Francis Guinan as Richard Hollander with Sean Fortunato as his father Joseph in Chicago Shakespeare Theater's world-premiere production of The Book of Joseph, directed by Barbara Gaines.
Francis Guinan as Richard Hollander with Sean Fortunato as his father Joseph in Chicago Shakespeare Theater's world-premiere production of The Book of Joseph, directed by Barbara Gaines.
(© Liz Lauren)

The Book of Joseph, now playing Upstairs at Chicago Shakespeare, tells the real-life story of Joseph Hollander (Sean Fortunato), a Jewish Polish lawyer blessed with both the foresight to recognize the rise of fascism in Europe, and the means to escape it. In 1939, Hollander secured visas and passage to Portugal for not only himself, but for 10 members of his family as well. It was an extraordinary achievement, at a time when opportunities to escape dwindled. But other than Joseph's wife, every member of his family refused to join him. They could not believe that their government would abandon them. Or they thought that their wealth and social position would protect them. There are always plenty of attractive reasons to look away from danger.

Act 1 is largely drawn verbatim from the Hollander family's correspondence and court transcripts from Joseph's arduous vetting process, after he arrives as a refugee in the United States. There's a framing story: a lecture given by his son, real-life author Richard Hollander (the steady Francis Guinan who wrote the book Every Day Lasts a Year, the collection of letter and documents on which the play is based). In Act 2, the framing story becomes the primary action, as The Book of Joseph delves into Richard's relationship with his own son (Adam Wesley Brown), and their links to the family legacy. The passing of memories between generations is a poignant topic, and it is tenderly explored here.

Guinan and Brown are an enjoyable father-son team, and the depth of their feelings for each other is always present, even as their bickering rings true. But the emotional anchor of the show is Joseph Hollander, and there could not be a better actor than Sean Fortunato for the role. For most of the play, Joseph is in agony. He stands in relative safety while those he loves march to danger, carried on by their pride and fear? It's unimaginable. But Fortunato's performance is varied, restrained, and utterly free of melodrama. The rest of the Krakow Hollanders are played by a hardworking ensemble of seven, most of whom are double-cast as court officers, interpreters, and, in a particularly touching turn by Patricia Lavery, Joseph's American sweetheart.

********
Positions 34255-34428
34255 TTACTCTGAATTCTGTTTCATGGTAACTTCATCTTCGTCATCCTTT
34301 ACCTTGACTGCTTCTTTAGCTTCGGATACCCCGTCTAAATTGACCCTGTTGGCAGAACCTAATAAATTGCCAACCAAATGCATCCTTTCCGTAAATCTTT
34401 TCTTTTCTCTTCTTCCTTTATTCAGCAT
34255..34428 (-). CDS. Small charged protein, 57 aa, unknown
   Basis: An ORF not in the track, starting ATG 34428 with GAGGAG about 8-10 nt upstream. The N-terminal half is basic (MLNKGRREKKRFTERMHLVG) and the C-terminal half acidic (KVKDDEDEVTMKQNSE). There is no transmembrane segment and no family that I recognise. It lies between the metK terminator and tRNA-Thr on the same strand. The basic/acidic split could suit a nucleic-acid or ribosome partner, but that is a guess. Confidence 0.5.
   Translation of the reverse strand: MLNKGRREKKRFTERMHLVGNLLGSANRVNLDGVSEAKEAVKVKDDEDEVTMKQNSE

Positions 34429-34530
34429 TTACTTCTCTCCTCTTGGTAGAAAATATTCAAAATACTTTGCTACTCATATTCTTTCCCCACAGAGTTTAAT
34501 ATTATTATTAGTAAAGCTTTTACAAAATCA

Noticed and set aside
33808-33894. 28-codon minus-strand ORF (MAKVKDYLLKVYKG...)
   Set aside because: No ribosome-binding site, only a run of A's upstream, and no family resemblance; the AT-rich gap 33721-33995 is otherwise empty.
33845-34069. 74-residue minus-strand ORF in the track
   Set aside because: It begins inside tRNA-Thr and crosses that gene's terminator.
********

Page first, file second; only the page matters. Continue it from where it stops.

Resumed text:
Gaines approaches The Book of Joseph with a minimalist touch, allowing the historicity of the script to stand on its own. No bells or whistles are needed; there's barely even a set. Lighting by Philip Rosenberg and projections by Mike Tutaj fill in the visual gaps as Frank's stateless wandering takes him from Romania to Italy to the coast of Portugal to New York. Back in Krakow, the Hollanders are dressed in adaptable costumes by Rachel Healy, with muted tones and clean lines carrying the family from understated sophistication to drab poverty.

This compact show would probably travel well. It certainly deserves to be seen by as many people as possible. As the living memory of the Holocaust disappears, plays like The Book of Joseph, stories that give a face and a heart to an unimaginable series of events, grow more important. If it is at all possible, go see this beautiful, topical production.